Posts tagged ‘Environmental law’

06/03/2015

Chinese city shuts factories as environmental law bites | Reuters

An industrial city in eastern China has closed several factories, including many steel and nickel pig iron producers, in an apparent sign the government is stepping up enforcement of a new environmental law in the face of growing public discontent over pollution.

Premier Li Keqiang told the annual session of the National People’s Congress, or parliament, on Thursday his government would do everything it could to fight pollution.

China’s vast and energy-intensive steel sector is at the heart of the government’s war on pollution, but it also encapsulates the challenges of curbing smog without denting the economy. Complying with stricter standards would have knock-on effects throughout industry and raise costs for steel producers who are already feeling the pinch of tepid demand.

Most steel producers in Linyi, a city in coastal Shandong province, appear to have been shuttered, industry sources said.

“Almost all the steel-making production in Linyi has closed, and there is no date for when to resume production,” said an official with Linyi Yuansheng Casting Co Ltd, one of the mills in the city, who declined to be identified.

via Chinese city shuts factories as environmental law bites | Reuters.

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27/11/2014

China takes ‘zero tolerance’ approach to regional polluters: Cabinet | Reuters

China will take a “zero tolerance” approach to a wide range of environmental violations and has promised stronger action against regional governments that protect polluters or hinder inspections, according to a Cabinet document.

A man wearing a face mask stands on a bridge in front of the financial district of Pudong on a hazy day, in Shanghai November 17, 2014. REUTERS/Aly Song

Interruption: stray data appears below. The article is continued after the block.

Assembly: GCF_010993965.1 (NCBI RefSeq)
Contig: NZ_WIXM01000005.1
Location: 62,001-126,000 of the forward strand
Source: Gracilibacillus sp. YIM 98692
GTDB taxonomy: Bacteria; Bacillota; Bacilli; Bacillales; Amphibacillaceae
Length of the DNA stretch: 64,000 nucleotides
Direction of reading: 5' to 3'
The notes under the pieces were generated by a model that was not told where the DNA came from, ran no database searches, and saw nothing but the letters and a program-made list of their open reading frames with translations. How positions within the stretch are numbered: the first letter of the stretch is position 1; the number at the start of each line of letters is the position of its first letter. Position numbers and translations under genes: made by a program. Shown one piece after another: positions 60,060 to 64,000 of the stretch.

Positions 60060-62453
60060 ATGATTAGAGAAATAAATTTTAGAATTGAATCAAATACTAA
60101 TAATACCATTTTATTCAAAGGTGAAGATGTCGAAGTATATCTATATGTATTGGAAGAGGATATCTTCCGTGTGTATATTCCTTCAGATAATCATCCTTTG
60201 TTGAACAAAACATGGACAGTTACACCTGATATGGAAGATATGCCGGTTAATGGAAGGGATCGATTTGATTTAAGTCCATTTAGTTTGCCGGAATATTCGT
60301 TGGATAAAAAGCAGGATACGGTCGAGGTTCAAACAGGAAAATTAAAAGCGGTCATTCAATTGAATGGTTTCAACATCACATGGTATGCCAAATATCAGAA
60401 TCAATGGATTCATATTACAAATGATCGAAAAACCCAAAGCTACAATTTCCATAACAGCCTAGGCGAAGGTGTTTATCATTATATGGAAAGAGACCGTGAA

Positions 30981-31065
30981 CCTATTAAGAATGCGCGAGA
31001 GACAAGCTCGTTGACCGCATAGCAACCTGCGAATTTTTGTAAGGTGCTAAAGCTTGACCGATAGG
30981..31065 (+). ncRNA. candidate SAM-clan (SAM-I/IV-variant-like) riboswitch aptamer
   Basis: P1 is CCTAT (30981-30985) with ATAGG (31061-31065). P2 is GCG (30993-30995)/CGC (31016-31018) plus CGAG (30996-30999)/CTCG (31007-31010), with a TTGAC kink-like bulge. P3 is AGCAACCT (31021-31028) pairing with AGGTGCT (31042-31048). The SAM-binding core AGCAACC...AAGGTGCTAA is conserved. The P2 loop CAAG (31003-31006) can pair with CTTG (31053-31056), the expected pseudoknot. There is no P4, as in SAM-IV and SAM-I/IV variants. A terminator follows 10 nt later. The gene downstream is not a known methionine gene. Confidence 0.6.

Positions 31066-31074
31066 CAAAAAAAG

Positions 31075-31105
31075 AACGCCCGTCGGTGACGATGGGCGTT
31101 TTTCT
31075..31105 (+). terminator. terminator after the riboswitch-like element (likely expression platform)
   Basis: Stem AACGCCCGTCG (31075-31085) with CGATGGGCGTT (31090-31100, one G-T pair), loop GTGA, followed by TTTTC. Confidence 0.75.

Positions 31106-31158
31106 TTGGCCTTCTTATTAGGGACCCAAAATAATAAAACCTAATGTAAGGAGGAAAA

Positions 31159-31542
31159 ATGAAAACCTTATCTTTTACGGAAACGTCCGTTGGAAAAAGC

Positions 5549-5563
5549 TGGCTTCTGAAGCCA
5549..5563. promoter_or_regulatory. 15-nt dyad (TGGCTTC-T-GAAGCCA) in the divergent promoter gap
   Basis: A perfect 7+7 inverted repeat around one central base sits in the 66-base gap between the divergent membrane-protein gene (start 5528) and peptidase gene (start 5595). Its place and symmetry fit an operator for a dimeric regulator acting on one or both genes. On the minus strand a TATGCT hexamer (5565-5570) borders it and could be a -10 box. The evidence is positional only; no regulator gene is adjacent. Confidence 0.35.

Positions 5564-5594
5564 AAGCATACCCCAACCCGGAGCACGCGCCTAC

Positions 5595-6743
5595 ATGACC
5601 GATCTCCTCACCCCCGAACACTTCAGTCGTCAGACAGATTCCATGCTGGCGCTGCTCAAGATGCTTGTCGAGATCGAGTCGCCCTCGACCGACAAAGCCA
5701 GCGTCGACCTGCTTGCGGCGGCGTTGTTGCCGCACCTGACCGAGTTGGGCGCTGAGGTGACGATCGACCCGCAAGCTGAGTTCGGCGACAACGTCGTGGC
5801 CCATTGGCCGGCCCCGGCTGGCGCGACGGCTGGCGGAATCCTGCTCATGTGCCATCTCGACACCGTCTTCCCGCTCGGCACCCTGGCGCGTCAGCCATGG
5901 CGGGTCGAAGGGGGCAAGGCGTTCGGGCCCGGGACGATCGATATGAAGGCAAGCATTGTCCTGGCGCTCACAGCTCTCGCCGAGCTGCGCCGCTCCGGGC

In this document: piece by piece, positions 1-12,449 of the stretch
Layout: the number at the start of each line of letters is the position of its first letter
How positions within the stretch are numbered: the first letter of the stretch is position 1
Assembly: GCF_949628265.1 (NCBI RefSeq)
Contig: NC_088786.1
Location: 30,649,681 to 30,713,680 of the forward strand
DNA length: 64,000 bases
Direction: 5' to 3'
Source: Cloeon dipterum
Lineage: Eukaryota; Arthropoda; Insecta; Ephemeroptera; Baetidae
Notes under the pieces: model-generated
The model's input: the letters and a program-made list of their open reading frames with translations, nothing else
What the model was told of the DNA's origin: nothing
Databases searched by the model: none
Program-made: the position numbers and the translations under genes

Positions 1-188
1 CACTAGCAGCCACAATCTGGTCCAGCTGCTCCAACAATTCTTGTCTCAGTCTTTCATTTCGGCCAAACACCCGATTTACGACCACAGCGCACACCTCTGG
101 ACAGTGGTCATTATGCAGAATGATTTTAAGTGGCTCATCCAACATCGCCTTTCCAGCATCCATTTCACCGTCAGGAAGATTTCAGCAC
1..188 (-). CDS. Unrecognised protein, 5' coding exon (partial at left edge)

Authorities across China have been ordered to take part in a comprehensive inspection program to be completed by the end of 2015, said the policy document that was released on the official government website late on Wednesday.

The program’s findings will be released publicly under a policy of enhanced transparency and accountability, it said, and any regional regulations that hinder enforcement of national environmental legislation must be annulled by June 2015.

The state of China’s air, soil and rivers has emerged as one of the ruling Communist Party’s biggest challenges, with an increasingly prosperous public unwilling to accept the environmental costs of rapid economic growth.

China declared a “war on pollution” this year and passed long-awaited amendments to its 1989 Environmental Protection Law, giving authorities added powers to monitor, fine and even imprison repeat offenders.

On Wednesday, the cabinet also approved draft amendments to China’s air pollution law that include unlimited daily fines if violators do not rectify problems, the China Daily newspaper reported. Polluters currently pay a one-off fine of up to 200,000 yuan ($32,595).

Enforcement remains one of the government’s main concerns, with the Ministry of Environmental Protection complaining last month that some regions preferred “form over substance” when it came to implementing new guidelines.

The ministry also criticized regional governments that failed to comply fully with industrial restrictions during this month’s Asia-Pacific Economic Cooperation summit in Beijing.